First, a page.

A report on Friday claimed that Samsung paid 500 people in China to pretend they were fans during a press conference and show excitement about the Galaxy S6 launch in the region. However, Samsung decided to set the record straight on this alleged fanboy-for-pay operation that has received plenty of attention from the press.
According to Want China Times, which cites Chinese publication Paper, recruiters acting on behalf of Samsung paid nearly half of the 1,000 people gathered at the event to be there. The Galaxy device maker allegedly wanted only people under 30 years of age, who would look like students, and paid each person 30 yuan ($4.80) to stay more than an hour at the event. The recruiter received 20 yuan ($3.20) for each person he recruited.
The publication also said that recruiters told the people to act like Samsung fans, and tell the press they were interested in the new Galaxy S6 phones. Ironically, the report said “over half of the people taking photos of Samsung’s latest model the S6 and the S6 Edge were using iPhones,” according to WCT.
Following the report, Samsung came out with a strong denial on its official blog, denying that it hired anyone to pretend they were fans.
The company said that it has investigated these reports in the media, finding them to be “totally groundless and bogus.” The company also wants people to know there were more than 1,100 attendees at the Galaxy S6 launch event in Shanghai, China, including consumers and industry officials.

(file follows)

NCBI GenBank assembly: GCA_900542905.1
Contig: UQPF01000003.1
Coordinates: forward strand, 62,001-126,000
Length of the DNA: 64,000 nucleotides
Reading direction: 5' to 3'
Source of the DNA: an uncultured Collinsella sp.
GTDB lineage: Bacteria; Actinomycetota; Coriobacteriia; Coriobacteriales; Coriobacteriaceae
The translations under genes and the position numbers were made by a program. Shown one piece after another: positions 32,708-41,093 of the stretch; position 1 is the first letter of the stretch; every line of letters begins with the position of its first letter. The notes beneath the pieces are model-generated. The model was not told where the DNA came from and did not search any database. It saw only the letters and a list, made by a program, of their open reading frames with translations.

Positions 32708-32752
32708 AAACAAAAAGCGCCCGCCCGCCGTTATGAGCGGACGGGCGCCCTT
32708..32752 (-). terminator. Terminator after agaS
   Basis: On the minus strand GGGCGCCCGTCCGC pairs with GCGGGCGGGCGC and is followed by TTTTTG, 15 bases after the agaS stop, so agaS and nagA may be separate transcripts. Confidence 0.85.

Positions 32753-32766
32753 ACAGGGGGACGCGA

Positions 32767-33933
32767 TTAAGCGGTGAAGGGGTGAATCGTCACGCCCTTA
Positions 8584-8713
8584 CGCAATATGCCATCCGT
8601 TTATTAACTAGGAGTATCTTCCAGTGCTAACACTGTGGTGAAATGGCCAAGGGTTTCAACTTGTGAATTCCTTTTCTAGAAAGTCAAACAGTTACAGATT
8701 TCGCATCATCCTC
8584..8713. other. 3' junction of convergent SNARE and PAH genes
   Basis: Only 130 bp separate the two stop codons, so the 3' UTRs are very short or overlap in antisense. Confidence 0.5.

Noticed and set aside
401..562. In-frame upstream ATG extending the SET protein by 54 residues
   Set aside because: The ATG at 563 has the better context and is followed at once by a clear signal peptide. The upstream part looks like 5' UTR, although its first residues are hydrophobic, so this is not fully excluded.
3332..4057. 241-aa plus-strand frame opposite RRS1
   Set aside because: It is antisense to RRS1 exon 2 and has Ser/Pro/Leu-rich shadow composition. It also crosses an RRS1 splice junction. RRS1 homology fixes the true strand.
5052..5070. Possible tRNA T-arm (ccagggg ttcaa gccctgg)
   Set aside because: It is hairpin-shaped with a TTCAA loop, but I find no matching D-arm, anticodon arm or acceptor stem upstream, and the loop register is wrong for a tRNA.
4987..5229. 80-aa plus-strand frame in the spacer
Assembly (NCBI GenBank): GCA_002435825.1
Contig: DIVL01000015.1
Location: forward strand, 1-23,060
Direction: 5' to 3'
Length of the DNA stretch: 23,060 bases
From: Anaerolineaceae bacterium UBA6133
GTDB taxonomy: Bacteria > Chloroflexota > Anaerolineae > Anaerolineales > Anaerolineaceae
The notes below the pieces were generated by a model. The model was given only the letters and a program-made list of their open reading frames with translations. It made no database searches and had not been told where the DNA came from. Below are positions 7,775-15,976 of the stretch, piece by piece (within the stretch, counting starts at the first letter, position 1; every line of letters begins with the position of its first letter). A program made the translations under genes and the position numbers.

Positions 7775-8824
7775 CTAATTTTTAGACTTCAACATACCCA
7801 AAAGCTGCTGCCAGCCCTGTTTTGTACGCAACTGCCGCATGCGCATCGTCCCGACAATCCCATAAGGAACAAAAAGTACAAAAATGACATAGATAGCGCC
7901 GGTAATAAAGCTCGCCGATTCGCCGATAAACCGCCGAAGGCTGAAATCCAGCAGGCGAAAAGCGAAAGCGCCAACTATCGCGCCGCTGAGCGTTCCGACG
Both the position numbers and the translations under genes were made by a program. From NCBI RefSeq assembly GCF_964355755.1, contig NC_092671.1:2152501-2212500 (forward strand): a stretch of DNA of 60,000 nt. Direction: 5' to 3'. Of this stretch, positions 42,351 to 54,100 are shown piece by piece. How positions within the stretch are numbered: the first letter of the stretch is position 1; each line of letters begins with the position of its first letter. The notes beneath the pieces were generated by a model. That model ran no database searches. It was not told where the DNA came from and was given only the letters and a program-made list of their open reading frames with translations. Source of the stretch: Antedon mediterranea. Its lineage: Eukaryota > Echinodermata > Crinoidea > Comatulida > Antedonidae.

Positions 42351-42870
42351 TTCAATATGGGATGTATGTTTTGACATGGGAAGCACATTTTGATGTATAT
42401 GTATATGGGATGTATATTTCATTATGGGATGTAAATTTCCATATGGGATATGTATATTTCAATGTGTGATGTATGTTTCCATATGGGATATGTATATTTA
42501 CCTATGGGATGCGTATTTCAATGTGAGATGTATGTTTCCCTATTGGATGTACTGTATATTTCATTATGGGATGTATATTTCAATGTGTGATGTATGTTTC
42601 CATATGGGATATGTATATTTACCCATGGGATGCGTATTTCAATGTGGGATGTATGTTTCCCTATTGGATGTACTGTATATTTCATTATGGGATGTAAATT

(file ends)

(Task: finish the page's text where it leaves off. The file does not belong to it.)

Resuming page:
Following Samsung’s denial, the media outlet that broke the story corroborated Samsung’s findings and retracted its story.
The full statement on the matter from Samsung follows below.
Samsung investigated a media report on April 3 that claimed people were temporarily hired and paid to attend the Galaxy S6 launching event in Shanghai, China and later found that the story was totally groundless and bogus.
The news article contended that part-timers, acting as “fanboys”of Samsung smartphones, participated in the launching event. However, our findings have indicated that under no circumstances has anyone been hired or given money to attend the event. In fact, the more than 1,100 attendees, including consumers and industry officials, have all been formally invited to the Shanghai Culture Square where the event took place.
In the wake of the investigation, the media outlet that broke the story corroborated our findings and soon retracted the erroneous story. Separately, we are seriously considering whether to request the media outlet to take further action in the matter by issuing a correction. We will also continue our efforts to find out how this story came to be.